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Marking tips to save time :)

Discussion in 'Scotland - Primary' started by Milkandchalk, Sep 11, 2011.

  1. Milkandchalk

    Milkandchalk New commenter

    Why do the green amber and red trays have to relate specifically to maths? I have used them in the past and any work the children have done has gone into the appropriately coloured tray. If you have three for maths, then there's the potential for three for language, three for topic work......
    Time saving tips:
    Peer assessment, self assessment, maths is a prime example of where self marking comes into play, give the children a pen and the answer book then sign and date when they're finished marking to show you've seen it. Get the whole group out with a pen, give them someone elses book and then read out the answers. They can decided whether the person they're marking deserves a sticker, write their own messages of encouragement/pieces of advice etc.
    Writing-wise, choose one group to assess per week. There's nothing worse than trying to mark 30 pieces of writing in one evening. It's pretty demoralising. Split the class into smaller numbers and properly assess one group a week.
    Look at the AiFL strategies as well, they're designed to help. If a child is marking themselves as green, then do you really need to assess the entire page?
  2. I'm a supply teacher until I can get a full-time job and have picked up lots of great ideas.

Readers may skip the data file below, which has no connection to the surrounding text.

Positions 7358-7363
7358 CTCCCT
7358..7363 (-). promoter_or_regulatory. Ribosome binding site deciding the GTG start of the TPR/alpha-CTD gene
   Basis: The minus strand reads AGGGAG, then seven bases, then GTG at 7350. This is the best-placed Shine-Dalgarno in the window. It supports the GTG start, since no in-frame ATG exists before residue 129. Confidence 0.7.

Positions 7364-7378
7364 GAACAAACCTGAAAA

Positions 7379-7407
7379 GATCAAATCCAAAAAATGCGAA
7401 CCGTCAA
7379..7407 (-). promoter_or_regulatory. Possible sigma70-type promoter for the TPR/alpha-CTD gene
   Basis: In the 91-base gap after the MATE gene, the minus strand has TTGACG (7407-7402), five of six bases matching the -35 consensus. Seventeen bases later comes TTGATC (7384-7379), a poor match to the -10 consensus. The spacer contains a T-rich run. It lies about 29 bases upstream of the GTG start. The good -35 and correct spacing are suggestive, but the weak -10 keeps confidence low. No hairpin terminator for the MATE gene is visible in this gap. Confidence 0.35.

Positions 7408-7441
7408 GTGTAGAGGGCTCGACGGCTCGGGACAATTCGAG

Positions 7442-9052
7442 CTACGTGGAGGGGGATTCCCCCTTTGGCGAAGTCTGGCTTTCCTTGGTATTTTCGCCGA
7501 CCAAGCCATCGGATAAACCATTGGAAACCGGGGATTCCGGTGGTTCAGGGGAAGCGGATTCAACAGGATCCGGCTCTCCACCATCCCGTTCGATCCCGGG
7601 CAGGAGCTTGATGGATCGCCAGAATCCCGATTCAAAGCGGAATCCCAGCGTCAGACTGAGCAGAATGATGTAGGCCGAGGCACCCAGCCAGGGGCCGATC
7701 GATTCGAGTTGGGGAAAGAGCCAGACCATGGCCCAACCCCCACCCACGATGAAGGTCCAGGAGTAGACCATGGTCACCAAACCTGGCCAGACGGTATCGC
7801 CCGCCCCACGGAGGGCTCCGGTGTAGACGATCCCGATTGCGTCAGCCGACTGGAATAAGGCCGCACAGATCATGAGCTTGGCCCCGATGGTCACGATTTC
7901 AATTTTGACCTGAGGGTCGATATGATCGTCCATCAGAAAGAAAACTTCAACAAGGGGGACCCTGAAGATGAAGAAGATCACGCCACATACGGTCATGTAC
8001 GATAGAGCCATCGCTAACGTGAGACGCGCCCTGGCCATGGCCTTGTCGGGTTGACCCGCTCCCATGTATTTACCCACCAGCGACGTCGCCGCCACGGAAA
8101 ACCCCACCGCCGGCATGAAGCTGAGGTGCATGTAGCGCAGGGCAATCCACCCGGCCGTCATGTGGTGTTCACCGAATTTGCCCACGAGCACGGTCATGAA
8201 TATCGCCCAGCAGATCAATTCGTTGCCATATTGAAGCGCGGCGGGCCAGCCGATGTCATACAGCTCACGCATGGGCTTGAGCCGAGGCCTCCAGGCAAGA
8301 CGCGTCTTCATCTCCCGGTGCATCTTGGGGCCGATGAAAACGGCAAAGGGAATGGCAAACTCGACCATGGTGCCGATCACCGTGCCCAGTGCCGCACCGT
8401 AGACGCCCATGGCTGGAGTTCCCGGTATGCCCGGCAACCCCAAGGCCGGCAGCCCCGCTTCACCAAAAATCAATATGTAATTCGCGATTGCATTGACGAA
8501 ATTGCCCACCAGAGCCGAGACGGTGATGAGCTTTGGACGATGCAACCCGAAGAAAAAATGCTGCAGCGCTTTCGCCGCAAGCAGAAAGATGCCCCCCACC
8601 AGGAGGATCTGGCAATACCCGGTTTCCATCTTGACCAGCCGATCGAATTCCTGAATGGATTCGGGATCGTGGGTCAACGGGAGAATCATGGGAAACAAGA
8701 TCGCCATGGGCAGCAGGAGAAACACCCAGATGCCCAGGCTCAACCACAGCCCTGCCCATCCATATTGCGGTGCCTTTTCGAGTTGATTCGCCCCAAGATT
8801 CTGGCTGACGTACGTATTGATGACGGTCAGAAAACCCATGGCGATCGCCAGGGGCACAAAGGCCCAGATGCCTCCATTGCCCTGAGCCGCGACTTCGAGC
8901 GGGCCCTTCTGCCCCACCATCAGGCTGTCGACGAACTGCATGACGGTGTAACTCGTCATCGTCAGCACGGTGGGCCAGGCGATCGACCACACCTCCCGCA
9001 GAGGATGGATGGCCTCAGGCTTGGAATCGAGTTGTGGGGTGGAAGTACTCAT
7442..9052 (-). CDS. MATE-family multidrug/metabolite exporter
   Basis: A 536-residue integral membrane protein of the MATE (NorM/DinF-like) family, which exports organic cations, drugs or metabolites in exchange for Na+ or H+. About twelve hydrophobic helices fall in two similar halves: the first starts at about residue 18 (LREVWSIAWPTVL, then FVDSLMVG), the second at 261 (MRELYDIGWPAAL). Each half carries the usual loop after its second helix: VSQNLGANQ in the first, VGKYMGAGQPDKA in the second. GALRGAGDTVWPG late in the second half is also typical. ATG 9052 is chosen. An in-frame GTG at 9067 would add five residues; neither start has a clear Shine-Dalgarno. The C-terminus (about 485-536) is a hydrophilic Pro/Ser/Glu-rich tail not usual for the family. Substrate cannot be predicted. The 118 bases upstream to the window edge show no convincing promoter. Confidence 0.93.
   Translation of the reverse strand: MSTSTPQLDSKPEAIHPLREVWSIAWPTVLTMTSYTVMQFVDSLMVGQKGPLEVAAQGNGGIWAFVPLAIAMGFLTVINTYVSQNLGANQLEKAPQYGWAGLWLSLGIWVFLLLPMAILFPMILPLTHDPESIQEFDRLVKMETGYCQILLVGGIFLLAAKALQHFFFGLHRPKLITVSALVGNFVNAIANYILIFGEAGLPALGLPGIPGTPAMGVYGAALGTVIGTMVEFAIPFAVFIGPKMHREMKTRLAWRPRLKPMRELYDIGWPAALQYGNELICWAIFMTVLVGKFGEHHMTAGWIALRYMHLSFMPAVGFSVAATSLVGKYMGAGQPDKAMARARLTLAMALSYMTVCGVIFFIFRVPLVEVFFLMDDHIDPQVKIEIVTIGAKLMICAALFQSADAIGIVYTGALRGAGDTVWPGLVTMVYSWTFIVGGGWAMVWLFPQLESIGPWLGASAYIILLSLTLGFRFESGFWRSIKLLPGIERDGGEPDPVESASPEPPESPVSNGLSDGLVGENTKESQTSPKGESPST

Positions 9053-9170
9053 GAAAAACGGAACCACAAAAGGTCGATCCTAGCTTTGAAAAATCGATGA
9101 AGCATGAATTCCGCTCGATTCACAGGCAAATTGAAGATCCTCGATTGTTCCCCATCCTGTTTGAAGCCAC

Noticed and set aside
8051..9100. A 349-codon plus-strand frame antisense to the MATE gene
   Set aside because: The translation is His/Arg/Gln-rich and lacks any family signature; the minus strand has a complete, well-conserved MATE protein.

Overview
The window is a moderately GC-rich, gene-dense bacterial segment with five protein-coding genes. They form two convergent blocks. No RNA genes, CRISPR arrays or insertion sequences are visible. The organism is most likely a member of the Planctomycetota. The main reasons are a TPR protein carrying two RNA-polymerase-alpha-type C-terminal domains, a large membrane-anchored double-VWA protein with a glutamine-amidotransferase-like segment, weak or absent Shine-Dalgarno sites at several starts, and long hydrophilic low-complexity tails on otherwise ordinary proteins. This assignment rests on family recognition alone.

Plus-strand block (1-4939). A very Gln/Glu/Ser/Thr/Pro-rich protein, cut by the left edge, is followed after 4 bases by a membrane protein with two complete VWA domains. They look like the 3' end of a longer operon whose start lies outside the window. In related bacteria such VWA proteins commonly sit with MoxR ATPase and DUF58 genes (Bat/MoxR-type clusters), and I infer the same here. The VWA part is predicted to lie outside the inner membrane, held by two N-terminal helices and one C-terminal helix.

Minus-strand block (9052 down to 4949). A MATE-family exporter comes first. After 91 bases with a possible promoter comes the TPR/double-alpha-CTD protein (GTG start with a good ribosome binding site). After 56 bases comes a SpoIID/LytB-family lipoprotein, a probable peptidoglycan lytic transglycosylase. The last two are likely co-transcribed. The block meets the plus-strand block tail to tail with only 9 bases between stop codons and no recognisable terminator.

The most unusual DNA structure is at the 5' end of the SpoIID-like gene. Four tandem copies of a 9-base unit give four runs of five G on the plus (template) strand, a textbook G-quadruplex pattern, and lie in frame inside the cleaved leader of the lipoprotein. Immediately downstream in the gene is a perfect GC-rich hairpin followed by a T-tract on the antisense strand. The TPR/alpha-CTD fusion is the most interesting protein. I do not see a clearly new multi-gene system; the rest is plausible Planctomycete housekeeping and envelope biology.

In one class when doing a worksheet the children go and mark their own when they're done. This means they get instant feedback and can query anything with you at the time.
  3. TEACHER16

    TEACHER16 New commenter

    Do you think its okay in a school not to mark every jotter...in terms of writing...my whole class is at the same level although supported in different ways....should I spend the whole week marking like you say 30 jotters or should I only choose half the class...how will the other half know what they have done well...or need to work on. What about if I have a planning lesson before every writing lesson?
  4. If i am creating a worksheet or writing template, I include the success criteria as a bullet point list (choose the bullet points that look like ticky boxes) - then i only have to tick and add a comment.
  5. Milkandchalk

    Milkandchalk New commenter

    With writing, why not have 3 groups, one group will be assessed by you, one group self assess against the criteria and the other group peer assess against the criteria. You should always sign jotters to show that you have seen the work in them.
  6. We do this and it works well. Each group is marked by you every 3 weeks. We have a closing the gap lesson where we assess the work (one group with teacher, others peer/self assessing). Before that I flick through the jotters and find something common they need to work on (could be grammar, or descriptive language etc) and then while I am target setting with the group who I am assessing, the others work on improving part of their writing. That way each group get a conference with you about their work every 3 weeks. Takes training .......... I sign and tick the jotters to show I have seen the comments made by them self or a peer.
    Marking can take so long, especially in the upper years. I sometimes found other ways of doing things that didn't require marking (lots of whiteboard work). I always got the children to mark their own maths - they liked doing it this way as they always asked about their mistakes at the time. After the lesson I would flick through and stamp/write brief comment to show I had seen the work. I also traffic lighted the work in a record sheet which was fantastic at parents night and when writing reports.

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